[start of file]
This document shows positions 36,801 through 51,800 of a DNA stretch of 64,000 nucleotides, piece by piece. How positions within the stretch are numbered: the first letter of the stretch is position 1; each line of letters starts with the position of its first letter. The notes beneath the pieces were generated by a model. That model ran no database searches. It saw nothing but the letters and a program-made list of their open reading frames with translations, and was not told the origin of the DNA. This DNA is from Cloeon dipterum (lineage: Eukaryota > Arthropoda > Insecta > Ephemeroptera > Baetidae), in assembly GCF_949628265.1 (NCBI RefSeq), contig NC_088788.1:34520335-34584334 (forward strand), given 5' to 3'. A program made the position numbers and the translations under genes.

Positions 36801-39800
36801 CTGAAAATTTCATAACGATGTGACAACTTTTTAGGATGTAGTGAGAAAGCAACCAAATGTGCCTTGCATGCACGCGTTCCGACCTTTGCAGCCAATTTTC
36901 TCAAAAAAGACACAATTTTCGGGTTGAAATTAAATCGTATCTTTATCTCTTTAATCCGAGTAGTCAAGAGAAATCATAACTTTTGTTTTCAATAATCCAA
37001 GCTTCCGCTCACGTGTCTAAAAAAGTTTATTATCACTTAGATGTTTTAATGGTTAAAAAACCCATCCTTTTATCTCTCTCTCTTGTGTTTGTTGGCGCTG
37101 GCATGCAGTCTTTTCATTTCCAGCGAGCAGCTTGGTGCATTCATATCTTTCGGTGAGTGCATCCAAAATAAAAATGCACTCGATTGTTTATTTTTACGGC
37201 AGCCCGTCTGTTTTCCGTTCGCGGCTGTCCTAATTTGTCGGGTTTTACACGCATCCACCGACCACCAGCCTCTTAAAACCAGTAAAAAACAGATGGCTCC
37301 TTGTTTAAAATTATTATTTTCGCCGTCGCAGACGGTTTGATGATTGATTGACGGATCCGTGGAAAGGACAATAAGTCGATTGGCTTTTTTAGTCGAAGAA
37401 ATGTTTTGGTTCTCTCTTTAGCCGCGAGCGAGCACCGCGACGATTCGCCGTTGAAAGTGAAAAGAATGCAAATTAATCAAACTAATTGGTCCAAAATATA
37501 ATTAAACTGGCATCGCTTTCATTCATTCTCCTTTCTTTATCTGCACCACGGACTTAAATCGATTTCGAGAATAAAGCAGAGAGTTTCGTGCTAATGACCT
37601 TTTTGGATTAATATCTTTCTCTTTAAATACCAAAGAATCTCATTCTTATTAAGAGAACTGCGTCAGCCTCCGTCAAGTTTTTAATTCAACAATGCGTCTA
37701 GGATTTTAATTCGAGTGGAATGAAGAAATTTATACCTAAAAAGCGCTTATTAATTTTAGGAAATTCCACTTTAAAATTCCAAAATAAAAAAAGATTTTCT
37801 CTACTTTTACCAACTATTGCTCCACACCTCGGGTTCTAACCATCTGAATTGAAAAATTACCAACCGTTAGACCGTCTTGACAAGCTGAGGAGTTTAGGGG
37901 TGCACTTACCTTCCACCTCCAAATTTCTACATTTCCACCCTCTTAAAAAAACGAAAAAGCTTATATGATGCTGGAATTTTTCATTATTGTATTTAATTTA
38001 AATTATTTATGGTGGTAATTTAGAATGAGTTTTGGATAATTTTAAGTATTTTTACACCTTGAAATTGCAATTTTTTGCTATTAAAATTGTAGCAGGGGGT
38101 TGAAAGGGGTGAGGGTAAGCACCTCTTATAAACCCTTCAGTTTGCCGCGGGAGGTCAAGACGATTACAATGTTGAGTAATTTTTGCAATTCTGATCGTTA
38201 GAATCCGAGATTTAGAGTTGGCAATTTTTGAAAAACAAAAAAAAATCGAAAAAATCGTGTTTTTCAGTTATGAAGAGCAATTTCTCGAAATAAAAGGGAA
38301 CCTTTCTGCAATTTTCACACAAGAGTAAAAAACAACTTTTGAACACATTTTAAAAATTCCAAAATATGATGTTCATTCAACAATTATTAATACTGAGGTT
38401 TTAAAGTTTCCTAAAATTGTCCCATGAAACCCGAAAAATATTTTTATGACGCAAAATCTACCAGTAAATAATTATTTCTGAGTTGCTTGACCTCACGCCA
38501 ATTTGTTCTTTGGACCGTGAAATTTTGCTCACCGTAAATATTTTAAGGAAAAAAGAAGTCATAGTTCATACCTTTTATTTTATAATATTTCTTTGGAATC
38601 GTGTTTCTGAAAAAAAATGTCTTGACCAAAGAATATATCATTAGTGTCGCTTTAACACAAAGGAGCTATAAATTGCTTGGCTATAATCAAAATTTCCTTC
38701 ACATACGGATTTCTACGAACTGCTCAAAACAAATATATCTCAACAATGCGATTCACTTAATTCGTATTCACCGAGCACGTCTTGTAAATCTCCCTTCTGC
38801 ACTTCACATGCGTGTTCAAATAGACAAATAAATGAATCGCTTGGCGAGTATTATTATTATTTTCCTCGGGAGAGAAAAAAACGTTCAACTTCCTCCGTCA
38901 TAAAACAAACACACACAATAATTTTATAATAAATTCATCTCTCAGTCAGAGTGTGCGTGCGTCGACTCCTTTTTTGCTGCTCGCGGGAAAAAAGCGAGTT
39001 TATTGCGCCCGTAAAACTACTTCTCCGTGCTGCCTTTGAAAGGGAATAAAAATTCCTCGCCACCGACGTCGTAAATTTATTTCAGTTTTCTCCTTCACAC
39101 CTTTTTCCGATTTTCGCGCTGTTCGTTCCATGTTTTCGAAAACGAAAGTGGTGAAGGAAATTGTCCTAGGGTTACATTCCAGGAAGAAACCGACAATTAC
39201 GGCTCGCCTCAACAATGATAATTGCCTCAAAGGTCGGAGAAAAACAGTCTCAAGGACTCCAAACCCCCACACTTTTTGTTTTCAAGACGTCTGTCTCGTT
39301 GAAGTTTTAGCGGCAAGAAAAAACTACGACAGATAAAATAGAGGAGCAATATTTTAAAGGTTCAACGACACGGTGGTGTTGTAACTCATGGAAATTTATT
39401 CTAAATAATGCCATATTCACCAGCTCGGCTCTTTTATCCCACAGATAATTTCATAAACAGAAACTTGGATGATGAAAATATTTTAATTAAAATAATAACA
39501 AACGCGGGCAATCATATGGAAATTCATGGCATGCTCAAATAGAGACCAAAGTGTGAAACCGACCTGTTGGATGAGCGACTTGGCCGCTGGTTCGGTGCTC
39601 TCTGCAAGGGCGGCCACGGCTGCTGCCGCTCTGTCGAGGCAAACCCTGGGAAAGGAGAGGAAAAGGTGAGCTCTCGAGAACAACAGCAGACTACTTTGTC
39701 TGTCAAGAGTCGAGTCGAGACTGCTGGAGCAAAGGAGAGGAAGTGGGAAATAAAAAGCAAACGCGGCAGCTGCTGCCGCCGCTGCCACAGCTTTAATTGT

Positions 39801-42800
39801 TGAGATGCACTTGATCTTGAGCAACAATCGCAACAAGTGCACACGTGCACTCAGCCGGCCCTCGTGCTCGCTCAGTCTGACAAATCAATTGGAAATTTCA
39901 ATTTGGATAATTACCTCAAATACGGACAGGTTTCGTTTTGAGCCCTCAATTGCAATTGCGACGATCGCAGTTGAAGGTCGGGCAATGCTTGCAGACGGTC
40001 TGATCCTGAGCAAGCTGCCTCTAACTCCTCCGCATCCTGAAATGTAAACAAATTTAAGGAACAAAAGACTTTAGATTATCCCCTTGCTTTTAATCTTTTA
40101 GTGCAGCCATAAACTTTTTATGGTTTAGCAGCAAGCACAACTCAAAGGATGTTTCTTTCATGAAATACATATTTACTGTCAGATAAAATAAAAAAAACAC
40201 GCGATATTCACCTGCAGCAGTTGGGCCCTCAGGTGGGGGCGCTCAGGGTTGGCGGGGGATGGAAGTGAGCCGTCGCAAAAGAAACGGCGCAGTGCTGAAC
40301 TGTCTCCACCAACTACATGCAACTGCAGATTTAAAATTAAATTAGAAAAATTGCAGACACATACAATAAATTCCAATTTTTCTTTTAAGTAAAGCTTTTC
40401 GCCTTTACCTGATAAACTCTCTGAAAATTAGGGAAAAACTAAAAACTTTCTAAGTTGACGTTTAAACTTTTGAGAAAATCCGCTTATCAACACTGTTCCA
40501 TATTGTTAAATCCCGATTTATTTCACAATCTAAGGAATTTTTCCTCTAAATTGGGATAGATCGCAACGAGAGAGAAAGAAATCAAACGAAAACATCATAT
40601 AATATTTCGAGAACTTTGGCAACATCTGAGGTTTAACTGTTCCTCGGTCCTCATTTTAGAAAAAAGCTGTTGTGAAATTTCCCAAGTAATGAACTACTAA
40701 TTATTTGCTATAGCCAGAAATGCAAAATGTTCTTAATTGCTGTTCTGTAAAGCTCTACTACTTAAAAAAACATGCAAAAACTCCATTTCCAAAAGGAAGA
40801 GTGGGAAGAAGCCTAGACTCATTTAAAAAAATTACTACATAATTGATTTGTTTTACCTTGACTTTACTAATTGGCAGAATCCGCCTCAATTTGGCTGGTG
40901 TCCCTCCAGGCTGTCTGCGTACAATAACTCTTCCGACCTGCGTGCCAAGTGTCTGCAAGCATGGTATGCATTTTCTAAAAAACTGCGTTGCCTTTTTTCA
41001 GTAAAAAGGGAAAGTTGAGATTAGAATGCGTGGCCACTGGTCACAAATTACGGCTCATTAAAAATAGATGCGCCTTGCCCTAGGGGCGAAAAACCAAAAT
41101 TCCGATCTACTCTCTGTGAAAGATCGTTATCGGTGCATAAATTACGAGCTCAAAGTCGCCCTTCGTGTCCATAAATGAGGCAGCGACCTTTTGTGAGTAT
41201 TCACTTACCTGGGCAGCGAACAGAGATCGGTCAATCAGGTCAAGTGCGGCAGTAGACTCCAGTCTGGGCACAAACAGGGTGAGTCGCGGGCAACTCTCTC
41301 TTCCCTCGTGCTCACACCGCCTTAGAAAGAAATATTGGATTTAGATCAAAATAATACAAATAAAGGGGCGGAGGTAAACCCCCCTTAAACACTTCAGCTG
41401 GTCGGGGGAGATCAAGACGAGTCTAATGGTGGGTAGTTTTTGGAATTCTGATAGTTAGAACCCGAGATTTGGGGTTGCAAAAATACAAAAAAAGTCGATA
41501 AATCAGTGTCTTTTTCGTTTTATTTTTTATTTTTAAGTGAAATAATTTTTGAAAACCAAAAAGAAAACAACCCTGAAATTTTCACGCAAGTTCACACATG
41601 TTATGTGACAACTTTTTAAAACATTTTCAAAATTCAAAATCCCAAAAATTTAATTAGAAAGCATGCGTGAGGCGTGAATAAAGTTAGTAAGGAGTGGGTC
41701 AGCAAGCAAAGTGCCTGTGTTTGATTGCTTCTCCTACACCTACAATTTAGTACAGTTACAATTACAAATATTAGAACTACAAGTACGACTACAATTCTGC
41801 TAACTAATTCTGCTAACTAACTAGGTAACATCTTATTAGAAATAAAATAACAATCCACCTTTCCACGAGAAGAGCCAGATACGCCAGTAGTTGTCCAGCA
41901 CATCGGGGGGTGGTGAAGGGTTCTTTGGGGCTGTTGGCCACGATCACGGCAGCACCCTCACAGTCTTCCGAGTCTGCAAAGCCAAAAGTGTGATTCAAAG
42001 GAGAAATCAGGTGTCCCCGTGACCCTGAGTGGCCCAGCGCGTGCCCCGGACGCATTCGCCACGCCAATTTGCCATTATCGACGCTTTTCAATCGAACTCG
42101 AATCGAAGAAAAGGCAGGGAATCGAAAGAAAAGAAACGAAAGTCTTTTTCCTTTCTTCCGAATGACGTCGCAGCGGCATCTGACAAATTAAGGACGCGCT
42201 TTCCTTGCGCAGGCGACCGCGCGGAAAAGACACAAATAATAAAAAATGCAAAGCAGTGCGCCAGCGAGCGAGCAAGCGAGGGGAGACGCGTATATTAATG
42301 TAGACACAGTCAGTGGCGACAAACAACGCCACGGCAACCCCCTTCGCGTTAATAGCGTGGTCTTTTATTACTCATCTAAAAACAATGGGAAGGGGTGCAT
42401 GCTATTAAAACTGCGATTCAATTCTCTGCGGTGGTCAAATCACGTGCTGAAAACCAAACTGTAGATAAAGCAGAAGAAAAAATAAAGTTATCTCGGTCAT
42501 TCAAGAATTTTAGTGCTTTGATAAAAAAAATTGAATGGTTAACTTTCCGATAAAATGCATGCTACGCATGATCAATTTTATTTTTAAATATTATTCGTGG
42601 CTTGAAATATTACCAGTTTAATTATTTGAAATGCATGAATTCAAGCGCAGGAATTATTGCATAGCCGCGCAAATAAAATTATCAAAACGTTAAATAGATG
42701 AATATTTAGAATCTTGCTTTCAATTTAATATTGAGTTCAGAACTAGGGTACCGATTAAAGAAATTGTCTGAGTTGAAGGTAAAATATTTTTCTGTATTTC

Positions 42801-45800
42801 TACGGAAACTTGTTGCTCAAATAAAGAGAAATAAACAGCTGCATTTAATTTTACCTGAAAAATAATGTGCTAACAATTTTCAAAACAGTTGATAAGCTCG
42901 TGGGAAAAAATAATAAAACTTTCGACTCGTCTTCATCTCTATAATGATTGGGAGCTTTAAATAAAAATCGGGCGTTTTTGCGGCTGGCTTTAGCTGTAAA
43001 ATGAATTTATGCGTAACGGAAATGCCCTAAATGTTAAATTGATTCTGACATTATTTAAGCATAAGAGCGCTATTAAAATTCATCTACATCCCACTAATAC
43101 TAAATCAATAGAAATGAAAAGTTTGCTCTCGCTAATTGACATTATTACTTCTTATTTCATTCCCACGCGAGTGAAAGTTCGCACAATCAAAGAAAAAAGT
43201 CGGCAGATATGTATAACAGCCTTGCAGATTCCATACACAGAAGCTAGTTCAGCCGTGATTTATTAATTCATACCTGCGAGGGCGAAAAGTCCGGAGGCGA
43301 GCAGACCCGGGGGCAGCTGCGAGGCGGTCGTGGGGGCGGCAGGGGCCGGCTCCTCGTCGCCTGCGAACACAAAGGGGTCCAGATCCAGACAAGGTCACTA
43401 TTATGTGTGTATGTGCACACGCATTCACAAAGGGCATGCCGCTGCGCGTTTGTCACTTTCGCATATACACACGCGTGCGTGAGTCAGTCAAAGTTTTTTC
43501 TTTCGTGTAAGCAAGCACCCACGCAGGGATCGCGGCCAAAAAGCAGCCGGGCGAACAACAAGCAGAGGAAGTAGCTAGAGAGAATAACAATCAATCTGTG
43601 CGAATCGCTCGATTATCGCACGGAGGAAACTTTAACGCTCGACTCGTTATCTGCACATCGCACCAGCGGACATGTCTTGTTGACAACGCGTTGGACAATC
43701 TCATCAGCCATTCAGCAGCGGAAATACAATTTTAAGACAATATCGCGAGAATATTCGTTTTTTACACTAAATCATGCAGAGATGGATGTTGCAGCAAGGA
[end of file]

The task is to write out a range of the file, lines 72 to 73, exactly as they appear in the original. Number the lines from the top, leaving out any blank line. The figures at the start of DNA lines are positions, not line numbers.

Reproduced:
43501 TTTCGTGTAAGCAAGCACCCACGCAGGGATCGCGGCCAAAAAGCAGCCGGGCGAACAACAAGCAGAGGAAGTAGCTAGAGAGAATAACAATCAATCTGTG
43601 CGAATCGCTCGATTATCGCACGGAGGAAACTTTAACGCTCGACTCGTTATCTGCACATCGCACCAGCGGACATGTCTTGTTGACAACGCGTTGGACAATC